multicystic kidney


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pol·y·cys·tic kid·ney

a progressive disease characterized by formation of multiple cysts of varying size scattered diffusely throughout both kidneys, resulting in compression and destruction of renal parenchyma, usually with hypertension, gross hematuria, and uremia leading to progressive renal failure. There are two major types: with onset in infancy or early childhood, usually of autosomal recessive inheritance [MIM*263200]; with onset in adulthood, of autosomal dominant inheritance with genetic heterogeneity [MIM*173900, 173910, and 600666]; may be caused by mutation in either polycystin-1 gene on chromosome 16p, polycystin-2 gene on 4q, or gene(s) not identified yet.

multicystic kidney

see Polycystic kidney.
References in periodicals archive ?
Multicystic kidney disease (MCKD) is a developmental disorder of the kidney, in which the normal renal parenchyma is replaced by multiple, non-communicating cysts of varying size.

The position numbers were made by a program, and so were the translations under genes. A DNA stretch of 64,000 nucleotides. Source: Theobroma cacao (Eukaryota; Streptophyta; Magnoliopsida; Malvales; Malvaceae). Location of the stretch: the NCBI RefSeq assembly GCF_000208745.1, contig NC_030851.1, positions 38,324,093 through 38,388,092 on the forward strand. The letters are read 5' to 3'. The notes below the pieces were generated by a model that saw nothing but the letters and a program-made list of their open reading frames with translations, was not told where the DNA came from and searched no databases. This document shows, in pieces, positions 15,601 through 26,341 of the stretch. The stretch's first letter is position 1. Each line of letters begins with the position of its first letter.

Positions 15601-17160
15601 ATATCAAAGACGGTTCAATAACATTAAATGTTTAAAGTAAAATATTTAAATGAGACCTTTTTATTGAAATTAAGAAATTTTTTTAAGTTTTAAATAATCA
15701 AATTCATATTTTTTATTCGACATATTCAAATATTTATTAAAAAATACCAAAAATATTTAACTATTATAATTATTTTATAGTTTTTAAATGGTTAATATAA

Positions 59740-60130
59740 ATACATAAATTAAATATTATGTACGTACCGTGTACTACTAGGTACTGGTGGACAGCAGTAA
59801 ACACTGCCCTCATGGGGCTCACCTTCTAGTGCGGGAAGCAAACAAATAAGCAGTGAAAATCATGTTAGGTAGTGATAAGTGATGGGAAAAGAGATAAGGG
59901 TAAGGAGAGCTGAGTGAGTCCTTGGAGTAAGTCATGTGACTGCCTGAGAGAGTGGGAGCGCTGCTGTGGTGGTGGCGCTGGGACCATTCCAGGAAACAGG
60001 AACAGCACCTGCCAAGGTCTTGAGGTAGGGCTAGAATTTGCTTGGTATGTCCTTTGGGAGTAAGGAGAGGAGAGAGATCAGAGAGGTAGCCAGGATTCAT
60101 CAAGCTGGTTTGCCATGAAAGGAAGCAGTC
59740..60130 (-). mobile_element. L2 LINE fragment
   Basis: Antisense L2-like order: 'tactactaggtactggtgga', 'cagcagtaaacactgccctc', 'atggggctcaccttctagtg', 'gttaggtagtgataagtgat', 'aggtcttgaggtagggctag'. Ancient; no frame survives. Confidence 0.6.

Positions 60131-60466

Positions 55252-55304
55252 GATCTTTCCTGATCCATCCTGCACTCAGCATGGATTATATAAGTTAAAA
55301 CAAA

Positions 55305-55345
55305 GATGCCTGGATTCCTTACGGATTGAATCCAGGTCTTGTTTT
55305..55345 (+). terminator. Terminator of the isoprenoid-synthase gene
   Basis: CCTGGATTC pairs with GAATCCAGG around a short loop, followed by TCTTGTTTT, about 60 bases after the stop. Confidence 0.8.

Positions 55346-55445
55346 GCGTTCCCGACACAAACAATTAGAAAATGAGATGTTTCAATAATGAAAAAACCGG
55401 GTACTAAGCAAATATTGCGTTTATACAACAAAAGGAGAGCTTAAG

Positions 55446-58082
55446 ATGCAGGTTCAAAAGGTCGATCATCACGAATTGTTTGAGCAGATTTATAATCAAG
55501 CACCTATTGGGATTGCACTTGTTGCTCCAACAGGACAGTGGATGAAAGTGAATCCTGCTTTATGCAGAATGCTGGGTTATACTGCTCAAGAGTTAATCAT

Bilateral multicystic kidney disease occurs in about 10-20% of cases and is a lethal condition.
Risk of Wilms' tumour with multicystic kidney disease: a systematic review.
Risk of hypertension with multicystic kidney disease: a systematic review.
Follow-up of unilateral multicystic kidney dysplasia after prenatal diagnosis.
Contralateral vesicoureteral reflux in children with a multicystic kidney.
Concomitant anomalies in 100 children with unilateral multicystic kidney.
The findings included large multicystic kidneys bilaterally.
For example, multicystic kidneys erroneously called MCDKs were proven to be examples of GCKD instead.